Moved by an enthusiasm for intense colour and bold expressive gestures, Thomas Olbricht has spent the last 30 years collecting abstract art in a wide variety of styles. At me Collectors Room, he will present a selection of his current favourites, drawn from his collection of 350 abstract works by ninety different artists.
At the same time, with the installation of new seating arrangements, Olbricht is transforming the exhibition spaces into a multi-sensory experience. This will allow the exhibition visitor to relax and have a drink while delving more deeply into the artworks on display and the reading materials or music – compiled by music and art publicist Max Dax.
My Abstract World brings together a selection of international artists, from established figures like Bernard Frize, Joseph Marioni and Katharina Grosse to representatives of a younger generation, including Ali Banisadr, Paul Fägerskiöld and David Ostrowski.
Ali Banisadr (b. 1976, Teheran, Iran) and Ahmed Alsoudani (b. 1975, Bagdad, Iraq) translate early memories of moods and sounds from their homelands, but also those of war and displacement, in colour-rich strokes that reverberate on the fringes of the figurative. While Etel Adnan’s (b. 1925, Beirut, Lebanon) delicate pastel surfaces invoke contemplative landscapes, Federico Herrero (b. 1978, San José, Costa Rica) captures urban experiences with tropical colours in geometric compositions. Herrero’s roots are in street art, like his fellow American painter Sterling Ruby (b. 1972, Bitburg Air Base, Germany), whose work contrasts Herrero’s cheerful colours with the dark tone it takes from graffiti and depicts social marginalisation and inequality. These kinds of works with an underlying thematic content are juxtaposed with others that conceptually explore colour, form and surface, as demonstrated in the inclusion of work by Joseph Marioni (b. 1943, Cincinnati, Ohio), who explores the quality of yellow paint, applied layer by layer, giving it depth and varying levels of richness. With sprayed acrylic, Paul Fägerskiöld (b. 1982, Stockholm, Sweden) creates surfaces that give the impression of being monotone, while simultaneously seeming to float and shimmer.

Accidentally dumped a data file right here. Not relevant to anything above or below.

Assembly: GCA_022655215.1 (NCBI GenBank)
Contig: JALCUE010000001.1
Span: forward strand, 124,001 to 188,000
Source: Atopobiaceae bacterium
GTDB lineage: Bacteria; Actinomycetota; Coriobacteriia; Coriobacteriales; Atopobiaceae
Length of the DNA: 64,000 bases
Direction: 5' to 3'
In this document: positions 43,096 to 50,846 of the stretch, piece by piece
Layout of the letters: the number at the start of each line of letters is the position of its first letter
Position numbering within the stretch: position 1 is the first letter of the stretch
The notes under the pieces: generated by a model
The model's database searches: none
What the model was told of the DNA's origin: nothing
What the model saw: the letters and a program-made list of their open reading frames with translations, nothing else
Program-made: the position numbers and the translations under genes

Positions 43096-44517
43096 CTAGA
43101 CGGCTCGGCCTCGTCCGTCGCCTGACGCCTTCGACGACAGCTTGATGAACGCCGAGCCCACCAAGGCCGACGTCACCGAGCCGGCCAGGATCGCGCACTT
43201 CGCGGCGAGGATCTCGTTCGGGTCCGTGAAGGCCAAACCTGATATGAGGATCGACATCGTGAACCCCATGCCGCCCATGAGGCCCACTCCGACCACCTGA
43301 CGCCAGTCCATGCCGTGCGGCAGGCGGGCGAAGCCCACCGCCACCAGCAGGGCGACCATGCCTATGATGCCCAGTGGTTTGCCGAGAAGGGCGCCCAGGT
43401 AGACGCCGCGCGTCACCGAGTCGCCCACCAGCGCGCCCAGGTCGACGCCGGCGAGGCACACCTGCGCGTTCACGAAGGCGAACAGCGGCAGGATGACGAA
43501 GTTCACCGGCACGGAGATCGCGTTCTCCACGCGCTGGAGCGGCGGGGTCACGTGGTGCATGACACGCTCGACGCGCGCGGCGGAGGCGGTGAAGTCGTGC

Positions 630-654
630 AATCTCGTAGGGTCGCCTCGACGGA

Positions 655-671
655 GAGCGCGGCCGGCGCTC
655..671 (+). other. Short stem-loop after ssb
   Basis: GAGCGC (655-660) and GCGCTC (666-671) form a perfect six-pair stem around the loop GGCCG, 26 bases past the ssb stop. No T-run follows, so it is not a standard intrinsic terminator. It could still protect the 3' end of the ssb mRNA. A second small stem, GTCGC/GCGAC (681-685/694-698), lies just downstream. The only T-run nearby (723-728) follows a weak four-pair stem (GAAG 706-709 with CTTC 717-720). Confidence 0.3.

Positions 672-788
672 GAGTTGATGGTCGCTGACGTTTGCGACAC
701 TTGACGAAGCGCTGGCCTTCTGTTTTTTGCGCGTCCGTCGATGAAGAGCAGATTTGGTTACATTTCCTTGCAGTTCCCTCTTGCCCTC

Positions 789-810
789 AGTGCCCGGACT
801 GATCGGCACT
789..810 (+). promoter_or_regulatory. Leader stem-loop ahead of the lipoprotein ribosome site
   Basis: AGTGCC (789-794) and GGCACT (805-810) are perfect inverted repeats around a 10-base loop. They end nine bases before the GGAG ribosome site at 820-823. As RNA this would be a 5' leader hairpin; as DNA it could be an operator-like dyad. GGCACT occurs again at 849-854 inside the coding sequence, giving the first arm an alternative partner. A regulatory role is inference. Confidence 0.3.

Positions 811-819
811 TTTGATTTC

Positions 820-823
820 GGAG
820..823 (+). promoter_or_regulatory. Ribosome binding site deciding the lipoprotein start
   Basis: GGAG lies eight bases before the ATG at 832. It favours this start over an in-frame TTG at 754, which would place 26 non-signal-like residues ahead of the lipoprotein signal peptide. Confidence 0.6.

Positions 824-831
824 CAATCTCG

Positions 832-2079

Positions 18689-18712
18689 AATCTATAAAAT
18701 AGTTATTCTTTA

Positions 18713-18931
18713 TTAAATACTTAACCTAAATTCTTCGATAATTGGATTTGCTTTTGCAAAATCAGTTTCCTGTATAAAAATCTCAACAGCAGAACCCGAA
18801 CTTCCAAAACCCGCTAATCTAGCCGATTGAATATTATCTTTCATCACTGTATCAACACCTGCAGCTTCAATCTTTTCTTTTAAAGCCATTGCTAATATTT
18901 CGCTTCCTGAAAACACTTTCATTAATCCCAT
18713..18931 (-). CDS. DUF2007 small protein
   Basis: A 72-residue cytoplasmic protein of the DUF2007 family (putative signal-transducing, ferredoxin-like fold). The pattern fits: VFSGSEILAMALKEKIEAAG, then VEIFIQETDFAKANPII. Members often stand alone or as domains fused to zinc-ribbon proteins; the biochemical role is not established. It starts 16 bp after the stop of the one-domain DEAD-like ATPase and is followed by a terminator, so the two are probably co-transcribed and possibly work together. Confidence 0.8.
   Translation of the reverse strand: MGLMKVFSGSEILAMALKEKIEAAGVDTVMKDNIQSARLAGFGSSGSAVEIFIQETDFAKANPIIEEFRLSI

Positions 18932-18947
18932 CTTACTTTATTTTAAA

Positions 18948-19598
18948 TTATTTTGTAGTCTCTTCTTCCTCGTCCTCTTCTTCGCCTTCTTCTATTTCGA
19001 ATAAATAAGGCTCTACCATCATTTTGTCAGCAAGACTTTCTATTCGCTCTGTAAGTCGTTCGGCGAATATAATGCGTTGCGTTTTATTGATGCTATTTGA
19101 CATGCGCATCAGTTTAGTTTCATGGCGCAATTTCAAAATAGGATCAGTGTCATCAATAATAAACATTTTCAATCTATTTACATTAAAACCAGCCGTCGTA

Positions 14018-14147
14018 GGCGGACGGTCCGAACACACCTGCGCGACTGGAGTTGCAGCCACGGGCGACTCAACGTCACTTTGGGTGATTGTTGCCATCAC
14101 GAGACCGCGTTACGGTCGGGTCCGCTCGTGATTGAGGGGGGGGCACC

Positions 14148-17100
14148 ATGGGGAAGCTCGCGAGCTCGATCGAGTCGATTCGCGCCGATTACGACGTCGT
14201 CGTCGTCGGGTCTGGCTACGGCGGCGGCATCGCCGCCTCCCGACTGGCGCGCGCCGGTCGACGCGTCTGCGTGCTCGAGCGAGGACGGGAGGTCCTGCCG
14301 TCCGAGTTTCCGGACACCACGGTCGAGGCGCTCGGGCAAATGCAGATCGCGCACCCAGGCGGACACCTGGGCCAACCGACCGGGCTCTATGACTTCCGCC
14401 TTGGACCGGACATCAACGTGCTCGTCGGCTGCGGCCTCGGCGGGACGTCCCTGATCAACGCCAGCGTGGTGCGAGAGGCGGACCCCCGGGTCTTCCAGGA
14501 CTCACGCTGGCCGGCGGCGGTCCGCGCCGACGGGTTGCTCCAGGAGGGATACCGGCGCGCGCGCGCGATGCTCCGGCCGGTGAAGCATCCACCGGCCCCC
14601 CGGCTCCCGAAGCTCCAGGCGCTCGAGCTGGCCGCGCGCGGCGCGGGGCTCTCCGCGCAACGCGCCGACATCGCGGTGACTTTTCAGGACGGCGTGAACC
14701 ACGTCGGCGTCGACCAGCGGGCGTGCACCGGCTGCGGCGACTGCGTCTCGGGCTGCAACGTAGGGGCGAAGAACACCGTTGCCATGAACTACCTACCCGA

A pictorial world of geometric shapes and visual references that dissolves the boundaries between the figurative and the abstract and defies all classification is characteristic of the work of Thomas Scheibitz (b. 1968, Radeberg). Brent Wadden (b. 1979, New Scotia, Canada), on the other hand, breaks through the severe geometric abstraction with the soft and warm materiality of wool and yarn. In contrast, David Ostrowski’s (b. 1981, Cologne) fast, spontaneous gestures on top of monochrome surfaces undermine style and composition, allow for mistakes and leave room for chance. Meanwhile Bernard Frize (b. 1954, Saint-Mandé, France) takes the various forms of conceptual abstraction to the extreme, by merely marking the canvas with static, circular impressions of brushes dipped in bright paint, and thus taking the idea of the genius painter and following it to its absurd conclusion.
With: Etel Adnan, Ahmed Alsoudani, John M Armleder, Jo Baer, Ali Banisadr, Max Bill, GL Brierley, Jonas Burgert, André Butzer, Shen Chen, Ouyang Chun, Albrecht Demitz, Zhivago Duncan, Paul Fägerskiöld, Mark Flood, Bernard Frize, Andreas Golder, Kuno Gonschior, Henriette Grahnert, Katharina Grosse, Wang Guangle, Peter Halley, Federico Herrero, Olaf Holzapfel, Vladimir Houdek, Callum Innes, John Isaacs, Parker Ito, Robert Janitz, Sergej Jensen, Imi Knoebel, Caroline Kryzecki, Robert Longo, Marcin Maciejowski, Joseph Marioni, Sarah Morris, Loredana Nemes, David Nicholson, David Ostrowski, Daniel Pflumm, Sigmar Polke, Liang Quan, Gerhard Richter, Sterling Ruby, Thomas Ruff, Chen Ruo Bing, Adrian Sauer, Thomas Scheibitz, Martina Steckholzer, Henning Strassburger, Christine Streuli, Wolfgang Tillmans, Rosemarie Trockel, Tatiana Trouvé, Brent Wadden, Ekrem Yalcindag, Toby Ziegler, Heimo Zobernig.